Neurosurgeons using lasers to treat brain cancer have discovered the technique breaks down the blood-brain barrier, a finding that could potentially lead to new treatment options for the deadly disease. Ben Gruber reports.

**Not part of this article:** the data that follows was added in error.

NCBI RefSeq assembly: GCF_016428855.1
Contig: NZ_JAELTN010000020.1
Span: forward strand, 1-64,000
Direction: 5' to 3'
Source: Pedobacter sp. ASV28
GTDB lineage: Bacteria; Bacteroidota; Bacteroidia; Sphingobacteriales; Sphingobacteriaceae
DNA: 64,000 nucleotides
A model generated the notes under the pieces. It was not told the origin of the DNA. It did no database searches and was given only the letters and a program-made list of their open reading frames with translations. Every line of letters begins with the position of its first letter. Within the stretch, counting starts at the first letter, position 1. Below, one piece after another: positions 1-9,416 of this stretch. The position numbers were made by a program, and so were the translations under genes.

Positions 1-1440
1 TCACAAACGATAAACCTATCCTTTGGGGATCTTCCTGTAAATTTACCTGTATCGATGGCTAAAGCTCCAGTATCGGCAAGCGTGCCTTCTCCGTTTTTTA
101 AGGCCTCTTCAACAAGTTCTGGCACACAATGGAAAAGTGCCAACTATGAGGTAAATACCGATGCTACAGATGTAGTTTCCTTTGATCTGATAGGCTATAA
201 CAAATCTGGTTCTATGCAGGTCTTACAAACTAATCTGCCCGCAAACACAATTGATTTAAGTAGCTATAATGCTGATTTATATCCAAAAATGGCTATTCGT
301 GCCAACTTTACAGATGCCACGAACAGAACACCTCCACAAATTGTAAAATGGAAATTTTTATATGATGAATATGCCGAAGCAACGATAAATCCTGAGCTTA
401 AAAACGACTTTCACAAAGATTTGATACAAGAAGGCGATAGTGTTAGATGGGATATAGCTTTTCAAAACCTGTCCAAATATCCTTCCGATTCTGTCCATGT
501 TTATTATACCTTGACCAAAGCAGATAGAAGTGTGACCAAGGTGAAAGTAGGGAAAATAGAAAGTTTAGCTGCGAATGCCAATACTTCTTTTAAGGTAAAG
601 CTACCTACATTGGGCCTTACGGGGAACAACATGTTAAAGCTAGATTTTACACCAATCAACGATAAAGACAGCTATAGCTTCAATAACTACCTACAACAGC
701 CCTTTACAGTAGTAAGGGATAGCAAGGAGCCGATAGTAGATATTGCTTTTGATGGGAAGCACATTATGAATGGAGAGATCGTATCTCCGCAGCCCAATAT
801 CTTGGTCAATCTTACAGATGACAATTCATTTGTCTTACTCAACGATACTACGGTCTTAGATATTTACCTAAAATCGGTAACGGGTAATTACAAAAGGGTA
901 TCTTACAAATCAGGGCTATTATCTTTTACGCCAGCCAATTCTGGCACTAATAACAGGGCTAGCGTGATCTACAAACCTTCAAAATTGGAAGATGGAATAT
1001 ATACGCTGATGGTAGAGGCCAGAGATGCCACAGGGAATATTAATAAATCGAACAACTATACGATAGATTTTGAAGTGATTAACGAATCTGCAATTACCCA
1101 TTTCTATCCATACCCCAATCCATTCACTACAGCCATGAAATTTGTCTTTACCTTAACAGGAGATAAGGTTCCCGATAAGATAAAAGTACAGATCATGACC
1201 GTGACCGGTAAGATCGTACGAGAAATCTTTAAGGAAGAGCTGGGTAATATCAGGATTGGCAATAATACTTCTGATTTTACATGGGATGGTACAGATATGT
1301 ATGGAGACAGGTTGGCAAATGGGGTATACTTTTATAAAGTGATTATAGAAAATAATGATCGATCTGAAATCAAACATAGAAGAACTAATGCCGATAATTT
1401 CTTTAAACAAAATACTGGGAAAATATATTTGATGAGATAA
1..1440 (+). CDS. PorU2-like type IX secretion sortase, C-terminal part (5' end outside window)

STORY: Kathy Smith has been fighting cancer for the past 7 years. In 2009, she was diagnosed with ovarian cancer followed by multiple tumors forming in her brain. (SOUNDBITE) (English) KATHY SMITH, CANCER PATIENT, SAYING: "There were, I believe, three tumors at that time and I was not at all happy about those critters." Surgery and radiation treatments were successful, but every time a tumor was removed or killed another one started forming. Kathy was advised that she was eligible to participate in a clinical trial led by Dr. Eric Leuthardt of Washington University in St. Louis. (SOUNDBITE) (English) KATHY SMITH, CANCER PATIENT, SAYING: "Kind of makes you smile when they say you are a good candidate for something new. So I got worked into that study and it did work out beautifully." Kathy underwent a procedure where a small laser tipped probe is inserted into the brain that heats up and kills tumors from the inside out. On its own, the procedure extends the lives of brain cancer patients, says Leuthardt, but an accidental discovery had even broader implications. (SOUNDBITE) (English) ERIC LEUTHARDT, PROFESSOR OF NEUROSURGERY AND BIOMEDICAL ENGINEERING, WASHINGTON UNIVERSITY, SAYING: "We were able to show that this blood-brain barrier is broken down for about 4 weeks after you do this laser therapy. So not only are you killing the tumor, you are actually opening up a window of opportunity to deliver various drugs and chemicals and therapies that could otherwise not get there." After killing the tumor, Leuthardt dosed Kathy and her fellow trial participants with Daxorubicin, a powerful chemotherapy drug known as one of the least likely to get through the blood-brain barrier. The hope is to prove that laser therapy, coupled with drugs that normally wouldn't be effective because of the blood-brain barrier, could improve outcomes for brain cancer patients. The trial is still ongoing but Leuthardt says the initial results are promising. (SOUNDBITE) (English) ERIC LEUTHARDT, PROFESSOR OF NEUROSURGERY AND BIOMEDICAL ENGINEERING, WASHINGTON UNIVERSITY, SAYING: "What's interesting is that the blood-brain barrier is a two way street. By breaking it down you can get things into the brain, but also by breaking it down now that things can go from your brain out into your circulation, to your peripheral system which includes your immune system." And that, says Leuthardt, potentially opens up more treatment options in the future. Kathy Smith is still battling cancer. But she says every day leads to new discoveries and new hope.